Behavioral Effects of Spay

HAHD_naughty dogThe study “Non-reproductive Effects of Spaying and Neutering on Behavior in Dogs57 utilizes the “Canine Behavioral Assessment and Research Questionnaire (C-BARQ)15, the only peer-reviewed, reliable, standardized method for evaluating and screening dogs for the presence and severity of behavioral problems. The overarching conclusion of the study is:

For most behaviors, spaying is associated with worse behavior, contrary to conventional wisdom.

Specifically, the study found:

  • Spayed females are more aggressive towards people
  • Spayed females are more fearful and sensitive to touch/handling
  • Spayed females beg for and steal food more often
  • Spayed females are more aggressive towards other dogs
  • Spayed females are less energetic
  • Spayed females roll in and eat feces more often
  • Spayed females lick people and objects more often
  • Spayed females self-groom and bark excessively

Another study, “Behavioral and Physical Effects of Spaying and Neutering Domestic Dogs” 16, also utilizes C-BARQ. The study concludes:

“The overall trend seen in all these behavioral data was that the earlier the dog was neutered [or spayed], the more  negative the effect on the behavior.”

Specifically, the study found:

  • Spayed females are more aggressive
  • Spayed females are more fearful
  • Spayed females are more anxious
  • Spayed females are more difficult to train
  • Spayed females are less responsive to cues

The study also determined:

“The other three behavioral categories examined (miscellaneous behavior problems, attachment and attention seeking behavior, and separation-related behavior) showed some association with neutering [or spaying], but these differed more substantially depending on the age at which the dog was neutered [or spayed].”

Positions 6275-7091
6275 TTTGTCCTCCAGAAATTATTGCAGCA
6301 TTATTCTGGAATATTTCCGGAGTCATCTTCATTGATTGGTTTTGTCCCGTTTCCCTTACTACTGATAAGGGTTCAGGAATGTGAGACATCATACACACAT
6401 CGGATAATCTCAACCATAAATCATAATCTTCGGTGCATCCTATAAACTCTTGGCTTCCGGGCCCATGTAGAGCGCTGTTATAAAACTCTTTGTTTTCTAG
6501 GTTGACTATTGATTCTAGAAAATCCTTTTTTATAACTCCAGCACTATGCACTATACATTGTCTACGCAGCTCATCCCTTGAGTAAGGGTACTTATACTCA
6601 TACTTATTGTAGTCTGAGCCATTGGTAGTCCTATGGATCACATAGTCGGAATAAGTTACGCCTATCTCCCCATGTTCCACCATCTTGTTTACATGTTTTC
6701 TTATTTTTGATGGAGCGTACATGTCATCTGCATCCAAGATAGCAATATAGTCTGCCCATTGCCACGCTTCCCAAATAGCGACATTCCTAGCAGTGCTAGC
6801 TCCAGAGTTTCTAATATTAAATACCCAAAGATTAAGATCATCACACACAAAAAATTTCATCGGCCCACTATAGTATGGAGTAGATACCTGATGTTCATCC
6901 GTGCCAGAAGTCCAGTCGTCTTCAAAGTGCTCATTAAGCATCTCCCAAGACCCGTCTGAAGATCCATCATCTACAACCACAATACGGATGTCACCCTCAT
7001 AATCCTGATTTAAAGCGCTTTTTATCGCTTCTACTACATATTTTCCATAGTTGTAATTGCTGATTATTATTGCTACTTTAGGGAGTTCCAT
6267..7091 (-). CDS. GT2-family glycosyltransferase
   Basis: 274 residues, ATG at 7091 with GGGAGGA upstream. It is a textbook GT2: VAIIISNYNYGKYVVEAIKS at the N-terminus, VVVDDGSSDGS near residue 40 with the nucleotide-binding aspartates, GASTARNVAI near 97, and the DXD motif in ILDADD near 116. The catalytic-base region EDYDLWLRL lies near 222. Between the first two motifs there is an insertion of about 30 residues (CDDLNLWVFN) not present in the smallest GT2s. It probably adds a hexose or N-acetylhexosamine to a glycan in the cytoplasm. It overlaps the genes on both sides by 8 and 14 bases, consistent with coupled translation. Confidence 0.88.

Likewise, a study conducted in 2014, “Evaluation of the risk and age of onset of cancer and behavioral disorders in gonadectomized Vizslas”,109 concluded the younger the age at gonadectomy (spay or neuter), the earlier the mean age at diagnosis of a behavioral disorder, or fear of storms. It is clear to us that sterilization should not entail removing hormone producing glands, and this study’s conclusions seem to concur:

“Additional studies are needed on the biological effects of removing gonadal hormones and on methods to render dogs infertile that do not involve gonadectomy.”

The study, “Behavioral Assessment of child-directed canine aggression56, evaluated dogs who had already bitten a child. The study concludes:

“Historical evidence of fearful or anxious behavior in response to loud noises and thunderstorms or separation from the owner may signal a predisposition to biting in threatening situations related to anxiety or fear…

“…Fear-related aggression was the most common primary behavioral diagnosis in the dogs….Most dogs (93%)…both male and female were neutered [or spayed].  Although our data did not include age at neutering [or spaying] or whether the surgery occurred before or after the appearance of aggressive behavior, it is apparent that neutering [or spaying] does not guarantee a reduction of aggression in dogs.” 

The study, “Behavioural effects of ovario-hysterectomy [spaying] on bitches58, determined that:

“Spaying is accompanied by the risk of certain behavioural changes. There is a risk of increase in indiscriminate appetite. More importantly, there is a risk of increase in dominance aggression towards family members.”

The study, “Effects of ovariohysterectomy [spaying] on reactivity in German Shepherd Dogs59, concluded:

“The results revealed that reactivity was increased in the ovariohysterectomy dogs in comparison to the intact group.” (Note: in this study the term reactivity refers to barking, growling, snarling, lips lifting or curling, head up, ears forward, staring, widely opened eyes, lunging and/or jumping).

The aforementioned studies document the behavioral changes observed in spayed female dogs. However, they do not provide a persuasive explanation as to why or how spay creates the changes in behavior. Highly potent stressors (i.e. spay) early in life while the dog’s stress response system is still developing, can have detrimental effects on behavior and personality that are permanent.85 Please see our “Stress Response System” page for a more complete explanation. On our “Countering the Effects of Spay” page we will explore steps you can take to minimize spay’s effect on your dog’s ability to respond to stress.

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